Logansport Pharos-Tribune from Logansport, Indiana on May 10, 1890 · Page 6
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Logansport Pharos-Tribune from Logansport, Indiana · Page 6

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Logansport, Indiana
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Saturday, May 10, 1890
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Page 6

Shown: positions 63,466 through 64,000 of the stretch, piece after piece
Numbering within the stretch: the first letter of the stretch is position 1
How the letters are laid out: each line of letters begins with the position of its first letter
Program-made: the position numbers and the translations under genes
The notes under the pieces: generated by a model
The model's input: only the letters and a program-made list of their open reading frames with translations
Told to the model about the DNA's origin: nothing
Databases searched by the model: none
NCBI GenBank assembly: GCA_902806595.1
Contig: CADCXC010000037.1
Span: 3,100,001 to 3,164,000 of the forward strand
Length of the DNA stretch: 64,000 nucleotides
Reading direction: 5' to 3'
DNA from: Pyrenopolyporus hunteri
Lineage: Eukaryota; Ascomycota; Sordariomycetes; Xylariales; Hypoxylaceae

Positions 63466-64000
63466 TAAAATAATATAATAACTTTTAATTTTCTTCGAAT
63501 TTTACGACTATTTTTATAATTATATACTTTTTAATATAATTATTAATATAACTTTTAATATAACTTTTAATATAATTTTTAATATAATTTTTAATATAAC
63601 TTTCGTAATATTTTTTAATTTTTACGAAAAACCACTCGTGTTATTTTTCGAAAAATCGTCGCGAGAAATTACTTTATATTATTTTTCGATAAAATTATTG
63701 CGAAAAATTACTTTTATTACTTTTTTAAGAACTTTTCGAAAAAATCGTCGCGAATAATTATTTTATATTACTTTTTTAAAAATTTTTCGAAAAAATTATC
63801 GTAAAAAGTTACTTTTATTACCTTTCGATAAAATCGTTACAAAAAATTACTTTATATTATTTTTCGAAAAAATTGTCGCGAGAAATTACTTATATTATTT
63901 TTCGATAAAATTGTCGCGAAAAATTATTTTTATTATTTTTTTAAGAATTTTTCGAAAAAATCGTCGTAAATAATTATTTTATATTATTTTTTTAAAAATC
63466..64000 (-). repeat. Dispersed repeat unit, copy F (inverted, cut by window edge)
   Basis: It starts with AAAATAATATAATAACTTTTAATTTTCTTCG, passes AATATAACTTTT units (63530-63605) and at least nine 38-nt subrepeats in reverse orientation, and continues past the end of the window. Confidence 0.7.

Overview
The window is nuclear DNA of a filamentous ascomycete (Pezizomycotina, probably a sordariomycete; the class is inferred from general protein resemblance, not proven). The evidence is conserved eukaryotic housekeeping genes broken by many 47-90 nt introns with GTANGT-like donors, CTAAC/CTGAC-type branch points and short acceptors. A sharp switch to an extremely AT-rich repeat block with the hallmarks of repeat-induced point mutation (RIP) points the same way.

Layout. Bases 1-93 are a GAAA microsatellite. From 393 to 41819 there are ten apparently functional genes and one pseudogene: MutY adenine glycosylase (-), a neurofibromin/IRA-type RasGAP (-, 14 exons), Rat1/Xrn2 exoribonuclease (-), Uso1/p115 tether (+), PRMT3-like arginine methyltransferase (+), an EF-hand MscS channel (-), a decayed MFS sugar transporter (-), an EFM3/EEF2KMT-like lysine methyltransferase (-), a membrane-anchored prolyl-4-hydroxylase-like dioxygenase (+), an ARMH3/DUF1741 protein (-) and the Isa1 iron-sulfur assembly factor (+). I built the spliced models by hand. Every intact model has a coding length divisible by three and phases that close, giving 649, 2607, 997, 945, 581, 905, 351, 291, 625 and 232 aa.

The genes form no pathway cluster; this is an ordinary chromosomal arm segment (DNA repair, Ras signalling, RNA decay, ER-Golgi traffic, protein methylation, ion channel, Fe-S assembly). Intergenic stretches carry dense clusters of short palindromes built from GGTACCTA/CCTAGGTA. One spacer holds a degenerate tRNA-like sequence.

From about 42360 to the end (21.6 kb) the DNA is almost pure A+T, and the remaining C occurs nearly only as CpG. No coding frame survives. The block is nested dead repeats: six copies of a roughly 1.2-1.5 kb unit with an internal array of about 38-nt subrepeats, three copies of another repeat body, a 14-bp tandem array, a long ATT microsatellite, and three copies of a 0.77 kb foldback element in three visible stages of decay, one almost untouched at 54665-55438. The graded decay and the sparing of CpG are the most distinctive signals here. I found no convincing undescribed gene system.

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WHAT STATESMEN EAT, A VISIT BY LETTER TO THE CAPITOL. RESTAURANTS. Some Xsitiiiiml r,K\vgivfi-s Kilt Slicltilsh, Bonn! ISi'pail ami 3Ii!k ;>ml Maiy,-, Vury Many, Aro TJoviiti'd to Pic—The Country Finn's Aversion C'rfilin. [Spruiul Correspondence. ] WASHINGTON, Htiy 8.—Statesmen are human, and. lieing human, must eat. Perhaps we shall find something to in- terestUs for :i moment by stepping into the dininjf room most frequented by law makers. Over the door is a sign: : FOR ME.MBKKS OSLY. : But \vo don't stop for that. No one does. We walk in, and find a Sunday iiml usually pretty civil assortment of statrsmcn sitting round the tables, eat- A TEMPEUA.Ni:E STATESMAN' AT L.DNCH. ing .'mil drinking. There 1 is quite as much driiilrins ;is eating, for bottles of beer tmcl wine ure everywhere to bo seen. Of course there are temperance men in congress, temperance men who sire teetotalers here as well as at home; But there uro others who pose as proliihition- its in the' districts which they represent, arul in Washington drink like fishes. One of the first things that attracts oiir attention as we enter is a little scene in the far room, devoted to the use of ladies. There sits a well known prohibition statesman sipping wine with a feminine friend. The pair are-evidently otrfc for ;i good time, for the sparkle of the wine is already to be seen in their eyes, and there is a bottle in the cooler which has not yet been opened. Congressmen, complain that the air in the hall of the house is dry and arid; that there is something in it which canses thirst. However this may be, the fact remains that a surprising number of them have their Viottles of beer before them. A fow drink \viue, but only a f e~. The average congressman does not jdrink wino when he has to buy it himself. The average congressman coimts tho cost of things, because he has to. Living is at best, an expensive thing in "Washington. I know newspaper men who have incomes exceeding a congressman's salary, and they can't save a cent. HOT.- the congressman who has no income but his salary—and that is nil the majority have—manage to make both ends meat after paying election expenses and entertaining their constituents, is more than I can understand. There is a law, or, what is the same thing, a joint resolution of Congress, forbidding the sale of liquor in tho Capitol. But, goodness knows, that law is a dead letter. One may have served him as much beer, wine and whisky in cither the house or senate restaurant as ho carca to drink or pay for. Nor does ho Iii THE DREAD AOT) MILK need call for "cold tea" when he vivnts •whisky, as in the old days. The xv.iitei brings Mm a cutft little caraf£V> c;ot;lin- ing a good sized drink, and the cti«l 01:121 pours it ont and gulps it down. Every one knows it is whisky—there i .tfuise about it—thongh nobody ;• sy.-. any attention. Though there is ]•'. :;.:;.• ot liquor and plenty vl drinkiug (21 the Capitol, it must be said for t!;? stivtss men that they drink in moderation. During this whole winter I have seen bcit one member of congress on the floor in a state of intoxication, and this one gets drhr.k abont three times a week with painful regularity. In the senate there are two statesmen who habitually drink more liquor than is good for them, bui only two. Congress is a pretty sobei body. The average law maker usually breakfasts at 9 o'cl ock and spends an hour 01 two with his mail or in visiting the de partmeuts before going to the Capitol He generally arrives at the scene of his labors ut 11 or 11:30, unless there is committee meeting which he must at tend. Then he appeal's an hour earlier Between 13 and 2 o'clock ho goes dowi to the basement to get his lunch. Tin luncheon brings together congenial spir its. Gossip, anecdote and badinage arc plentiful over tho ale and oysters. Here and there u pair of congressional dromio.. may bo seen together.' Some- of thesi good friends lunch together every day o their lives. Every day several Innch par ties are formed upstairs, and when one of these coteries gathers about a tabli. and sauce their food with, wit and storj cares of statesmanship and some ~ ovon onirtircy x'cseri are lorgonen The sons of vVarHawenior Andrew, of Massachusetts, and of Randolph Tucker, if Virginia, may often be seen lunching uOgether, as may any number of south- rn "brigadiers" and ex-generals of the '\.'deral array. /,a likely as not MoKinley, the apostle if the protective tariff, will be soeu sharing a bottle of ale with Roger Q. Mills. 3ne armed Oatcs, of Alabama, chief of he anti-election law forces, is hobnob- ling with Mr. Lodge, champion of the iroposcd legislation. Speaker Reed is at able, and in merry converse with two three of the Democrats who but lately vere denouncing him as a despot and isnrper. The lunch rooms of the Capitol lot only satisfy tho cravings of nature, >ut soften many of the asperities of pubic life, cement friendships, avert enmi- ies. Over there in the corner, blending ce cream and strawberries with their onversation, aro two men who were up tairs twenty minutes ago,metaphorically ind rhetorically tearing each other to ijeces. 'Do you think they will fight a duel?" isked a stranger in the house gallery the ither clay, when Congressmen Kogers ,nd Kelley were savagely attacking each ither in debate. ' 'No," replied a veteran observer, ' 'they will probably go down stairs and split a mall bottle." The average congressman lunches uoclestly. Oysters on the shell or roasted are prime favorites. Bread and milk s another popular dish. Pour famous }read and milk eaters aro rising Jim ffiorse, of Massachusetts; Cogswell, of :he same state; Barnes, the Georgia leavy weight; Fajmier Funston, of Kansas. Half-and-half}' a mixture of cream •mil milk, is often called for, tuicl occasionally a dish ot pure cream; but the iroprietor of the restaurant points out ;o us the interesting fact that it is always the city and never the rural member who wants cream. The man from the farm has been educated in a school of domestic economy which teaches that eating cream is waste- 'ulness, since cream makes butter, and autter can be sold, and milk •sTill take ;he place of cream, why noli eat milk? Therefore milk it is for the farm boy or farm mSii—milk in his coffee, milk on his fruit, milk with Ms oatmeal or rice. An old philosopher of my acquaintance says if this drinking of milk .n the country and consumption of cream the cities goes on for a hundred or two liundred years the people of the cities STATESMEN AT THE PIE COUKTEK. will become so superior to those of thn country in brawn and brain that the latter will be in danger of falling into serfdom. This is an extreme view. Fie is also a prime favorite with luiu- gry statesmen. It is more than a luxury —it is a staple. If the supply of pie in the Capitol restaurants were to bo suddenly cut oft, I fancy the shock to congressional nerves would throw the wheels of legislation out of gear. To .see pie eating in its highest state of development one does not need to go down stairs to the dining room. In certain little alcoves and shadowy nooks of the main corridor of tho old Capitol—nooks whose echoes are of the days of "Webster, Clay, Calhouii and John Quiricy Adams—is the art of pio biting practiced to perfection. Hero come great statesmen to eat pie and doriglmtits and drink milk, all served by a solemn old woman who has been in the very spot and self: same pie business for a quarter of a century. At this rude counter one may see such men as Speaker Eeed, Judge Payson, Cabot.Lodge, B. B. Hitt, EoBwell P. Flower, Julius Cffisar BUITOWS, McKinley, Judge Eeed of Iowa, "Billy" Mason, Frank Lawler, ex- Speaker Carlisle, W. D. Bj'iram, Bon Buttervrorth and Tom Bayno standing Bide by side and devouring pie and millc with railroad station eating celerity and unconventionality. There are isome secrets about the manner in which statesmen eat. For instance, in the house of representatives are u half dozen or more men who are never seen ia the restaurant nor at the old woman's pi a counter. If you want to know how these men lunch you must go down into their committee rooms, where,-in a secluded corner, they maybe found 1 opening a sirag little basket put upathom^by tho hands of their good wives. Tiieso are men who find it almost impossible to live on their congressional salaries, and who aro forced to economize in any waj' they can. TAXIK4 LUNCH IN HIS SEAT. Occasionally in the house itself one may see a man like Judge Holmon eatr .ng from his desk, meanwhile watching with eagle eye tho proceedings going on about him—proceedings in which he ;akes such lively interest that he cannot spaiv tho time to go out to cat. TV'ALTER YV';::,JY-.:AX. EDITORIAL PERSONALITY. T.t TM No !.<):!-^o: Mio IJoniir.inifc Flu-tor in rjimrnulis:;).' [Spot'ial I lori'osnouilf'iic •. t New YORK, May 8.—What has become of the great editor? I am moved to lay ;his question before the profession because of tho emotion I foci niter review- ng some old (lies of prominent papers and contrasting tho wonderful personality in their editorials with the lack of t in most journals now. Have universal education, tlio growth of population and increase of fairly good writers re- diiced the great one; to the ranks or rendered him obsolete? When I began to rcScl the newspapers no one asked: What doe:; the Hew York Tribune say? They asked: What does Groeleysay? Similarly they asked: What view does Prentice tako of it? These two dominated the thought of the Wabash valley in those days, aided or thwarted, of course, to some extent by John D. Defrees and the editors at Cincinnati, Toledo and St. Louis. The smallest item in the Louisville Journal waa potent with the personality of George D. Prentice, It was popularly taken for grantod that Horace Greelej- wrote every important iditonal in The Now York Tribune. And when Toledo, Washington, Cincinnati or other city papers were quoted, the first qiiestion asked was as to the name of the editor. He waa responsible to a degree uiithought of now; tho great mass of readers accepted or rejected a statement on his authority alone. At a somewhat later date evciy city had its recognized editorial authority, whose utterances in his particular field earned tremendous weight. A hundred thousand voters accepted the opinions of : Deacon" Bross as second only to the gospel. From ocean to ocean Samuel Bowles had a, personal following that no man now has, Whitelaw Reid as' 'Agate" gained a personal strength in tho west which is not even now exhausted. The signature "E. D. M." in The Cincinnati Gazette would cause 10,0000 old «ub- scribers to read the dryest article. Halstead, Medill, Wattcrson, Cowles. Dana, Wash. McLean, Richard Smith and many more had each his personal following, and in a different line so had Storey, of Chicago, and the Do Youngs, of San Francisoo. In like manner the journals of many smaller cities acquired a prominent .personality. It was not Tho Dayton Journal but Major Bickham who was quoted; nojb Tlio Omaha Herald, but Dr. Miller; not The Denver News, but Byers, and so on all over the country. Major Bickham had literally created a newspaper power at a center where there was apparently overwhelming competition from three sides; and when Omaha had, perhaps, a population of ten thousand Dr. Miller made The Herald sound as if it were the exponent of an interoceaiiic and transcontinental metropolis. It ia pleasant to note that both these gentlemen are still vigorous and their personality still shines through the editorial accumulations of recent years. When this editorial personality had declined and almost ceased in the east it reemed for a time to increase in the far west, and many a small town would have been totally unknown save for the editor. If any one had cared to inquire, The Kansas Gazetteer would have told him that White Cloud was a village in Doniphan county; but "Sol Miller's White Cloud,- Chief" was laiowu and quoted far and wide. It had a personality which completely overshadowed that of the town. ' Tho same was measurably true of The Parsons (Kan.) Sun, The Salt Lake Reporter, The Territorial Enterprise (of Nevada), Tho Burlington Hawkeye, Pioneer Index, La Crosse Democrat, .and many other journals in the new states and territories. When Helena, Mont., was so far in the wilderness that one armed himself for an Indian fight to reach it, it had one of the spiciest papers in tho United States, and more than one village station on the Pacific railway boasted of "a paper you could swear by," as the citizens put it. Where are all the young men who made their youth and humor, their strong hope and budding talents manifest in these papers? Absorbed by the great city dailies—those who are still at the desk—their personality is lost, but the great daily pays them better than the personal organ did. The panic of 1873 and the following "hard times" were contemporary with a tremendous change in journalism. The great newspaper corporation has taken its pick of the local geniuses, and in its many dopartmenta they are, so to speak, swallowed up; they write, perhaps, better than ever, but the reader no longer feels that he is in close touch with the one he knew so well. Of the editors in the greatest cities (great, I mean, in their relation to their sections) I can just now recall but three whose personality is greater than that of their papers, and in many respects greater than that of the city in. which each is located, viz.: Charles A. Dana, Murat Halstead and Henry Watterson. Henry W. Grady was a fourth, but his place is not filled and it is very doubtful if it will be. The day of separate individual enterprises is past; the day of great aggregations, alike of talent and capital, has come. The personal domination of one writer is only to be looked for in comparatively obscure local papers, and even there it is seldom found. J. H. BEADLE. . If new calicoes are allowed to lie in strong salt water an hour before the first washing the colors are leas likely to fade. EAT INVENTION FOR <SVivowj Tfort S /•jo'f.vsi: Wir/fovr ffjjufi Y T\3 THE TtXTUfte.CwjyFt Cf- t-tfinas YORK. The Success of the Original supports the imitations and there's a crowd of them hanging to Pearline. It saves work for them, as it does for everybody. It saves them talk, too. It's the one cry. of the ^J peddler that his imitation is "the same as Pearline,"or "as good as Pearline." /! It isn't true, but it shows what he thinks •. of Pearline, He knows that Pearline is the standard—the very best for its purpose. So does everybody who has used it. Beware of the basket gang—be sure you get Pearline. Get it from your grocer—and send back any imitation he may send you. Pearline is never peddled, and is manufactured only by 178 JAMES PYLE, New Y»rk. Living' A!O::R in a Hni ai 11!). Bichard Hoops of Osage City, tins county, is beyond rinostiou tliu oldest person iii (ho State of Missouri. He i.H a negro, and lives alone in a, small hut on the banks of the Osago Iliver, jnst below the Missouri Pacific Railroad bridge. lie is 119 years of age, and in appearance somewhat resembles a mummy, his skin being parchment- like, but he is full of life and energy, and is in fall possession of all his faculties. In the slimmer and fall he finds work as a farm hand, and what he earns in this way is eked out by the aid of his skill with rod - and gun to a respectable living. During the past fall he contracted with a farmer to grub out the stumps in a large field and carried out his obligation, performing all the labor himself, "Uncle lliohard" has a good memory, andean recall incidents that happened in his boyhood, just after the Kerolu- tionary war. He remembers haying seen on one occasion Generals Greene and Wayne, and other> heroes of the war of Independence whose names he cannot recall now. He was born in Chatham County, South Carolina, and his master's name was William Hayden. He came to Missouri in 1843, and for the past twenty-five years has been living about Osage City. As stated, he lives all alone in his hut, and, so far as he knows himself, has no relatives living. He is very economical in his methods of living, and the head of a large catfish furnishes him with material enough to supply him with soup for over r. week. The old fellow is quite an interesting talker, aatl is fond of recounting the events of the early part of the century.— Jeljirxon ('it';! TribunCj. Fifty milr.s from CluitQMii Liiclicr, Quebec, on Hie St. Lawrence river, arc a number of small islands that are famous for tho superiority of the wild- goose shootiuK which they offer. NEVER FAILS. EHVPTION ON FACE.AND KECK. After suffering for eight months with a troublesome eruption on my face and neck, and try- SUE oil sorts of remedies, I was finally cured hy taking a few bottles of Swift's Specific. It increased ray weight from 95 to 13o pounds. A. W. CltoOK, Ottawa, Kan. IU1F.C3CATISX ELIMINATED FROM TUB BLOOD. I am satisfied that S. S. S. is the best bioc-J remedy in the world. I have used it for rheumatism with the best results. L. L. ROUESEI., Sherman, Texas. BAD CASE OF FT.OST BITE. A patient under my charge was boclly affected with blood poison, the remilt of frost bite in the feet. Both feet had slmiffhed off before he ivas turned over to mo. He was cured sound with a few bottles of S. S. S., and is now walking about . on his knees. R. J... WOOD, Milledgeville, Cn. frci Treatise on Blood and Skin Diseases mailed cc. SWIFT SPECIFIC Co., Atlanta, Ga. OTJS3 £<Mce to Everybody trho has a diseased Liver is to at once tako proper means to cure it. The function the Liver is ae* eicnod to perform, and on the regular execution of which depends not only the general health of the body, but the powers of the Stomach, Bowel*, .Brain, and the whole ntrvous system, shows its Vast and vital importance to human health. made by ILEMXfTO BROS., Pittsburgh, Pa., ami use according to directions they will cur« you promptly and permanently. Around each box 13 a wrapper giving full description of the symptoms of n diseased Liver. They can bo had of druggists. £S*Beware of COOKIKETEITS made in St. Lonis.*5& FLEMING BROS., Pittsburgh, Pa. IVORY POLISH F £TE?£ S PERFUME8 THE BREATH. ASK FOR IT. Q ttttl lo!r « ttltT t iWcafeneasof BodyandMind, Xffecti U&f Error* or Excaxnee inOldorYounc, Rotumt, WobloH.tJdlOOJ) folty Uettoretl. Ilnwto entluijNi ui ^j^w^^^^gg^^jjj^jjjjjj 1 !! • ££ ft-aia 6tt BUU* «wS F«r»lf» Goaxtrlw. Writ* !&••. ___._. Vnnh, rxBtustlmJUid pr*oniin«ll*i](wal«i)IVMi Jttto-w ERSK MfiOICAl. CO., BUFFALO, If. Y. SUMMER TOURS. PALUCE STCKMERS. Low RATES. Pour Tripo per Week Bettrecn DEFROUT, MACKINAC ISLAND PetOBkey, The Soo, Marquette, end Iioko Huron Porto. Every Evening Between. DETROIT AND CLEVELAND Sond&7 Trfpa (iurlni: June. July, August and September Only. OUR ILLUSTRATED PAMPHLETS, Hatos tmd Bxoursion Tickets \vill be furnished by your Tioliot A^ent, or addrccn E. B. WHITCOMB, G. P. A., DETROIT, MICH., THE DETROIT & CLEVELAND STERM WAV. CO. Tbe best remedy on earth for piles. No use in quoting a long list of testimonials when a fifty-cent box will cure any case in existence. "5^ou can buy it of B. F. Keesling, 363 Fourtb street, Logansport Ind. marlSd-wtf TRAINS Wl OARRYIHG PASSEKSER3 LC.V, i LOGANSPORT GOING BAST. . J'i N. Y. &Boston (limited) dallj-.. 2:58 a in ^1. Ft. Wayne Accom., ex. Sunday.. 8:19 a m 46. Toledo Ex., except Sunday 1.1:20 am •U. Atlantic Ex., daily 4:13 pm (ia. Local Freight, except Sunday.. 9:25 pm GOING WEST. INo. 45. Pacific Express, dally 7:50 am 41. Kansas City Ex., ex Sunday 8:43 pm 33. Lafayette Accom. ex. Sunday... BOfipm 43. St. Louis (limited) dally 10:28 pin (ia. Local Freight, ex. Sunday. 1:30 prn IjOCrAJtfSPOKT, (West Side.) GOING EAST. No. ;7i Boston (limited) daily SO5 a m •' 1M. Detroit Accom., ex. Sunday 1135am " 54. New York (limited), dally 4:40 pm " 56. Atlantic Express, dally 10:15 p m GOING WEST. No. 51. Mall & Express, ex. Sunday 3:40 pm •' 53. Chi. & St. L., (limited), daily... 8:45 p m " 55. Pacillc Express, dally fiHJOam " 25 Accomodutlon, dally 9:50 am Lake Erie & Western Railroad Co. "NATURAL GAS ROUTE.' Condensed TimeTable IN EFFECT MARCH 1st 1890 Solid Trains between Sandnsks and Peorla and Indianapolis and Michigan City. DIRECT Connections to and from all points In the United States and Canada. Trains Leave Logansport and connect with the L, E. * W. Trains as follows: WABASH E. B- LeaveLogansport,4:13 p.m..ll-J20a.ro... 8:19 a.m Arrive Peni 4:36p.m.. 11:44a.m... SJifla.m L. E. & W. R. H. Leave Peru, North Bound 4:45p.m 10:40a.m South Bound 1150 a. m WABASH R. B. Leave Logansport, 8:45p.m.. 7:60a.m Arrive LaFuyette, 4:55p.m.. 0:2oa.m L. E. & W. B. R. Leave LaFayette, EastBonnd 1:50 p.m WestBonnd.. 6:10 p.m v R C. PARKER, Traffic Manager, C. T. DALY, Ast Gen. Pas. & T. A«t. INDIANAPOLIS, IND. THE BEAUTIFUL HM T,:xii<ls and Homes in Ken- tacky, Tcmicscc, ALABAMA, Mississippi sitxl Louisiana. On the line of ih» Qi-ei-n A CresooM Route can be found-',(JUO.Ui.u ncr«-s ci .«i.ln;d-i! bottom, m- liiiid, timber and ptock iai-ds. Ai.-io the finest fjnlt ajnl mineral lands on iLe cui.Unent tor sale on favorable terms. FARMERS! wlili all thy isetiiPit got n lx>roe to tlio sunny South, when- l>ll/.zarils any Ice clad plains aiv unknown. The Qurr-n & Crescent Koulo is 94 Jlil^s the- :-:horte.st and quickest Lini, 1 Cincinati to New Orleans : Time £7 Hour?. Kiuire Trains. !!;igi!agc Car. Day Coaches am Sleepers run through without change. 110 Jllles tlie;shortest, :i Hours the Quickest Cincinnati'to Jacksonville, Fla. TliccUT Hours. The "illy line ronniiiK Solid Trains and Xhrougir tleopln^ C;n's. ONLY L1NKFUOM CINCINNATI TO Cunttitncea. Tenn., Fort Favno. Ala.. Meridian Mls-s., Tickbuos. Miss.. SIireveMrt. La. ai Miles Hie Shortest Cincinnati to Le.\lngton,Kt • 5 Hours Quickest Cincinnati to Knnxville, Teai 110 Mill's the Shortest Cincinnati to Atlanta and Augusta, (ia. 11J lilies Ihc Shortest Cim.-iijrju.tl to Anniston Ala. W Miles the Shortest Cinciiiiuitl To Blruilnghara Ala. 10 Miles -hottest ChicinnaU to SrcMe, Ala. Direct connections at New Orleans and Sjireieport For Texas, Mexico, California, Trains leave Centra! Union Depot. CindnnaS. crossing the Famous High bridge of Kentockj, and rounding the base of Lookout Mountain. Pullman Boudoir Sleepers on all Through Trains. Over One Million Acres of Land In Albania, the future Givat State of the South tubjeet to pre-emption. Unsurpassed climate.' For Correct County Slaps. Lowest Rates acd full particulars addres, U. <;. EDWARDS. GfiL Passenger & Ticket Airent. Queen & Crescent Route. Cincinnati. 0. ' TRAVEL VIA KANKAKSp BIG Fou=; If you are going SOUTH OR EAST I See that j-oar tickets read VIA. C., I., ST. L.&C. RT. For it Is tliv BEST JDS I QUICKEST Hoirre. THE POPULAR LINE Between Chicago, Lafayette, Indianapolis, —AND— CINCINNATI. The Entire Trains run Through will ; out change, Pullman Sleeep^ers v and Elegant Reclining Chair Cars on Night Traing, Magnificent Parlor Cars on Day Trains. FOP Indianapolis, Cincinnati and the Southeast, take the C., J.. St. L, & C. Ry., and Vandal's Line via Collax. THE ONLY LINESi!5S M « Great Objective Point for the distribution of: Southern unrfFjisten i TrsiSo. Tbe fact that It connects In tlieCeutml V<pion D<'ix>t, in Cincinnati, \vttli 'J\c trains ot the C. -k 0. E. E. C. W. ,V V,. K. M. (B. & O.,) N. T. P. & O. H. K. i.Krtc.) ;-.nd the C. C. C. 4- I. Ey. fB«' Mm-.', i'<* the East, aswciiassithtbe:: trains of II;i-C. A.O. .v- T. P. E'y, LCUidanatt Southern!, nml K>. Central Railway ft*. the Soufl:, Soiitlieast arid Southwest, give! It an uuvuntiific over all Its compedt-* ors. for no route Iroin Chicago, l.afujctto and Indianapolis can inake these connex-.tlorcs wlthofit compelling ra-ssetfKPrs to subiwlt to a long and disagreeable OmiUl>u;> transfer for bot'j pasMa- gers and bagsaa«. Four trains each ivay. ibUr except Sunday. Two train each KUV on Sumuur. between In<21anapoa» and Cincinnati. ThrouKh tickets a:ul Ixiscrsxe checks to all principal points 0:11 be obtriineJ at any ticket offlt* C. 1. St. L. & C. Hy.. iil«o iiythls line at allooupoo tlckot nfllces tur-.'!u?'r;iiut tin 1 , country. JOHS EGAS. .1. U. 1UHT1N, (,el). pass. & TM. Agt. .• DM, Pass. Ast. Cincinnati 0 ' SK cor Wiiah'tn. & Mcc.'iluui «ta. Indianapolis, luil SANIJEM'S J» ELECTRIC BELT; J •^aj ^v^rj^ f. _.JfllLlTATKD lt.r«nrt 13- BlSCIlKTlOXSoi-EJlClSSS to OTCT23.33 f BEIT ANO , Ta-le for • , f Cmenllto Woaknni, sivic; Kroc nr. tVMHInuora Cnrrfts of Klectrteltv throne* »" "JiF-i PARTS. r«it,*iD5 them to lllUIjTlI and f IGOnOl'S STRXSGT*. * Klrctrlc Current Felt Instantly, or w« forfeit £3,009 Im t»A RBLT and '.jujpejiftorT Complete $5. and up. Worst otsesrcr* , ixtnenll* Cured In t'hree moDlhs. Sealed l»ftmphlet Xr SAMIEM ELEOIRIO CO. . lea POB«, .:r.TS»-'. rom the effects of youthful errors, j B, lo!tmanhood,eto.,I» •plendid medical man •who Jfl nervous and debilitated. FroC, F. C. VOWLZB, Koedns, Conn* PENNYROYAL WAFERS. .4«k- Prescription of » pb^tdon «w : baa had a life long- eiperifoce •> treatuur female dlaeaan. b o*» : monthly with pexfect cucceM f '••, over 10,000 ladies. PleuuttOfo'? cffectuaL Ijadiea askrouronc* •> Bist for Pennyrojal wafers "f*i take no substitute, or Incloee gK;. -' .airoforcealedpwUculnrs. SoMW v> _-. elldnicrfsts,$ 1 perbor. AqorwArj THEEDKEEA.CHEM1CAS CO., DETSOIT. **-••••* THE GEHTLEKWS F8IEKO. •"*? OarMilydor Perfection Syrinsc fr«« wit B'ottle. Prevents atrlrtsti-e. Cures «•» and dleci In 1 to 4 «tay». Ask your . (or It, Sent to any address for «!.«•. 9ALYDOR MANUF'fi CO.,LAHCASTO.i